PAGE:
- Thoroughly grease and flour the 2 loaf pans with shortening, using a pastry brush. Cut and place pieces of parchment, to cover the bottoms of the pans. Grease the parchment paper so it will peel off easily after baking the fruitcake.
- Sift the following ingredients together into a bowl: flour, baking powder, baking soda, salt, ground cinnamon, ground nutmeg, ground mace, ground cloves & ground allspice.
- In a large mixing bowl, cream the butter – for about 30 seconds.
- Add in the brown sugar, and beat until well incorporated.
- Beat 3 of the eggs into the butter, one at a time. Separate the other 3 eggs, and beat the 3 egg yolks into the butter mixture on high speed, until the mixture is light & fluffy. Leave the other 3 egg whites in a separate bowl, and set aside.
- Into the egg and butter mixture, beat the molasses, brandy, lemon & orange zests, and lemon & orange juices, until the ingredients are well blended.
- With a large mixing spoon, stir in, the assorted chopped candied & dried fruits, dates, currants, golden & dark raisins, and jujubes or gumdrops, until all the ingredients are evenly distributed.
- In a separate bowl, whisk the egg whites until frothy, then add the 1 tbsp brown sugar and cream of tartar, and continue to whisk on high speed, until soft peaks form.
- Using the wooden spoon or spatula, fold the whipped egg whites into the cake batter, scraping the bottom and sides to be sure all the ingredients are distributed evenly.
- Separate the batter into two halves. Into one half of the batter, add & stir in the chopped walnuts or pecans.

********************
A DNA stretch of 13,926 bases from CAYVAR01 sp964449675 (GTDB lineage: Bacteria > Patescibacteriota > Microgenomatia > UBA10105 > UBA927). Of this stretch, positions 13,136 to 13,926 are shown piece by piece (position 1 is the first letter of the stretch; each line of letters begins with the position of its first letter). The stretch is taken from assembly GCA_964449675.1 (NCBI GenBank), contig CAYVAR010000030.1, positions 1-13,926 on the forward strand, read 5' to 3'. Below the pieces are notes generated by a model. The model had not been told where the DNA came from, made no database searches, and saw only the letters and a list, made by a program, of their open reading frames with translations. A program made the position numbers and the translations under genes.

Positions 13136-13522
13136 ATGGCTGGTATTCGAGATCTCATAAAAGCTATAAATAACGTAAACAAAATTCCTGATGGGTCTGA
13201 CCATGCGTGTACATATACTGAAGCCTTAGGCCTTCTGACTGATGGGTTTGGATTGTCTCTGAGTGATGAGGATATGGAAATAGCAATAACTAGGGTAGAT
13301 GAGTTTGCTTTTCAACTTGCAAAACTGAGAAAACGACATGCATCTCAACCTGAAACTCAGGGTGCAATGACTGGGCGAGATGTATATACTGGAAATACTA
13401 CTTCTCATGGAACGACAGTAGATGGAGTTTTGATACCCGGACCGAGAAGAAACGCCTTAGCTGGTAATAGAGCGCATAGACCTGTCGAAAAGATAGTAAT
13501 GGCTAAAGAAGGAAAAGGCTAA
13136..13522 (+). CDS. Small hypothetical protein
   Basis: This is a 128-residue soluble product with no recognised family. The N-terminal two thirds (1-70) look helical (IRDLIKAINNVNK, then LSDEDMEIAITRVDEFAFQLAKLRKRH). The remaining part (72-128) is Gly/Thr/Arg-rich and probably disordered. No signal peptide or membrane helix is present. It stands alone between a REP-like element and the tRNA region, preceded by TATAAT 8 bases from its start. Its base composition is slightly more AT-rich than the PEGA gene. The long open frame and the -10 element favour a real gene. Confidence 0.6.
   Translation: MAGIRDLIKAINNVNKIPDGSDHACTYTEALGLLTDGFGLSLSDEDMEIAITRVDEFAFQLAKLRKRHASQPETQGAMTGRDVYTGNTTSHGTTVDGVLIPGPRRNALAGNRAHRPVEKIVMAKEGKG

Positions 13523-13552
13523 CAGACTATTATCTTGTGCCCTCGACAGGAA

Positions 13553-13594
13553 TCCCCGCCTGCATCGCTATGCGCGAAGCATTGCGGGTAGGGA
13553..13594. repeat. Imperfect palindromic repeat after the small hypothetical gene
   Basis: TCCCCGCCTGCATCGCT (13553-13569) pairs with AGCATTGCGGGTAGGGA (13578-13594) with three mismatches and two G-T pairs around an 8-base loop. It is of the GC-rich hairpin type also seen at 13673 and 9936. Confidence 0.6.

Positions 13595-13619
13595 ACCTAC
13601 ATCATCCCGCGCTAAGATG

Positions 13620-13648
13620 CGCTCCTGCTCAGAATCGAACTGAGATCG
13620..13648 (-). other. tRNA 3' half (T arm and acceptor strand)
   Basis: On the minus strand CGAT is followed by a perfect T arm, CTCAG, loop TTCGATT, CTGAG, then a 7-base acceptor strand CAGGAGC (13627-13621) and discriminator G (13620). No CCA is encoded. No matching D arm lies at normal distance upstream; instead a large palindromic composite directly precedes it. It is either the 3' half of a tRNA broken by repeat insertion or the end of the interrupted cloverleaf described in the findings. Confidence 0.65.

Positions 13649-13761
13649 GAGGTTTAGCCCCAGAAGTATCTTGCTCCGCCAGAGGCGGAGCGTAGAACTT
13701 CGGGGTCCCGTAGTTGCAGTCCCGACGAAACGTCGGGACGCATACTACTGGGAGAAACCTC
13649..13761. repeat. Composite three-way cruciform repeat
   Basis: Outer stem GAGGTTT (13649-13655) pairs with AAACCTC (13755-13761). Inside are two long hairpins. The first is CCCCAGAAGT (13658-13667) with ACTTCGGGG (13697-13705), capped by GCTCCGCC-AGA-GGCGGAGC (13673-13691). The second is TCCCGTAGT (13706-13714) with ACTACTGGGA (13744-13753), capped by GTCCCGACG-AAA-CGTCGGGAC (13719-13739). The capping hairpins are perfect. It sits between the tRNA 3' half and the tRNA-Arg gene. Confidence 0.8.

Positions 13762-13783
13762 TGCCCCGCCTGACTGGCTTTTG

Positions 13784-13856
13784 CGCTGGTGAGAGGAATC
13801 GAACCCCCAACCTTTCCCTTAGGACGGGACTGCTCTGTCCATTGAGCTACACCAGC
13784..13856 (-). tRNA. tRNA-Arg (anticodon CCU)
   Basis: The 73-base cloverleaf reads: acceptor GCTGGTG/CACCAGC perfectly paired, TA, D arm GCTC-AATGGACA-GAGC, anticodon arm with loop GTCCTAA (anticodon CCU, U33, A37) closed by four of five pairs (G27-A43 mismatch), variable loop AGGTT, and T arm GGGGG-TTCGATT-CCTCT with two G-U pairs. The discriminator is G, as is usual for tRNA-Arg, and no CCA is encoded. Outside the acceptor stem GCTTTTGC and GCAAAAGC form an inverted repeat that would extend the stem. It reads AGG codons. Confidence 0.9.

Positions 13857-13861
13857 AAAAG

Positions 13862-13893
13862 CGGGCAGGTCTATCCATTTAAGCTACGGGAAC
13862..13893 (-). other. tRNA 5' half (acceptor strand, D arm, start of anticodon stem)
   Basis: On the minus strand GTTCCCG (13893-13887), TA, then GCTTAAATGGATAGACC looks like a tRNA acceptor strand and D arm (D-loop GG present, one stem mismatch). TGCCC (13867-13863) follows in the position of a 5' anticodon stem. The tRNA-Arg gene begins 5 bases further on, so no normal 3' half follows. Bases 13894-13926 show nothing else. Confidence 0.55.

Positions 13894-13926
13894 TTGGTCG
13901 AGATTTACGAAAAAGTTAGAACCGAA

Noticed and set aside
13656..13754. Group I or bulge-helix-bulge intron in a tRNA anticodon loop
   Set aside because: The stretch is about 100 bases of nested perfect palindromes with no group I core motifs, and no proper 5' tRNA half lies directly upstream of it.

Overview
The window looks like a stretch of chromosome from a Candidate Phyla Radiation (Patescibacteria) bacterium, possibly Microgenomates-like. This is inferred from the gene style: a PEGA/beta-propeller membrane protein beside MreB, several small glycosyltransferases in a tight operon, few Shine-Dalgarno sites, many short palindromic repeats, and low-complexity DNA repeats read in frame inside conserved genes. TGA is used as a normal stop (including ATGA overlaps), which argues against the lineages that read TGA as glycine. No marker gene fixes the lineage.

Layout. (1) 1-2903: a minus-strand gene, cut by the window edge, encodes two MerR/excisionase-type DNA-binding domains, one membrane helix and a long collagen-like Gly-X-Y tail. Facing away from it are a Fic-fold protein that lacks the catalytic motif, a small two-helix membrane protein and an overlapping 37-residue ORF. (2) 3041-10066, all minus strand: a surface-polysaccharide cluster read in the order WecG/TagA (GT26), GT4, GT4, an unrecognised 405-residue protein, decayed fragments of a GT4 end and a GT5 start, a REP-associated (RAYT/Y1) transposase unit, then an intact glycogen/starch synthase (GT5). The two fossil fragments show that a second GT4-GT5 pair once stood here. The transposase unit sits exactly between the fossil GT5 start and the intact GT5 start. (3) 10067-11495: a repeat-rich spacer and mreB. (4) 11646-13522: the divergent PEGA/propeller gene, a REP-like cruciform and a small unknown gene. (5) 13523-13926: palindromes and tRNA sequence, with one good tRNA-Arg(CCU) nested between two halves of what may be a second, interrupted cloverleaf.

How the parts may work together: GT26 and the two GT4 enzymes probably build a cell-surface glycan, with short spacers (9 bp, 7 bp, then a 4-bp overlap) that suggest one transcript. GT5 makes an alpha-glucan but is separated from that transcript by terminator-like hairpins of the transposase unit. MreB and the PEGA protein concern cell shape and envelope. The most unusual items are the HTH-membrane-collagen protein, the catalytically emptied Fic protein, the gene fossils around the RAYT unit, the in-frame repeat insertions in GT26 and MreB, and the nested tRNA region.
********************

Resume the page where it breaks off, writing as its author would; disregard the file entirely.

- Scrape the batters into the loaf tins & spread evenly. Make a mark to indicate which cake contains nuts.
- Bake in a preheated 325 degrees F oven, until a toothpick inserted into the middle of the cakes comes out clean – about 1 1/2 hours.
- Tip: If the tops of the cakes get too dark, protect the cakes with a loose foil tent – probably after 40 – 45 minutes.
- Tip: I like to place a small tray of water on the bottom rack to keep the oven and cakes moist.
- When the cakes are baked, remove them from the oven and place them on a cooling rack, for about 1 hour. After 1 hour, remove the parchment from the bottom of the cakes. Then, transfer the cakes, right side up, to a wire cooling rack, and allow them to sit there for about 1 hour more.
- Using a skewer, pierce the cake bottoms, tops and sides with several holes.
- Pour half of the brandy into the glass baking tray 11 inch x 13 inch or larger, place the cakes into the tray, and pour the other half of the brandy over the tops of the cakes. Allow cakes to remain in the tray, on your counter, to allow the brandy to seep into the cakes.
- The cakes can be served within 24 hours, but it is tastier if the cakes in the tray are placed into a sealable container and aged for at least 1 or 2 months, replenishing the brandy, from time to time, as it is absorbed into the cakes.
- After 2 months, if you plan on storing the cake longer, place cakes into a sealable, airtight container filled with enough icing sugar, to completely cover the cakes on all sides.
- I will be serving the cakes after 1 month of aging. At that time, I will remove them from the storage container and then, either cover the Christmas fruitcake with fondant, or ice with a buttercream or cream cheese frosting.
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Our Dark Brandied Christmas Fruitcake has a very delicious flavor, and worthy of making that midnight trip to the kitchen for a rich, delectable snack.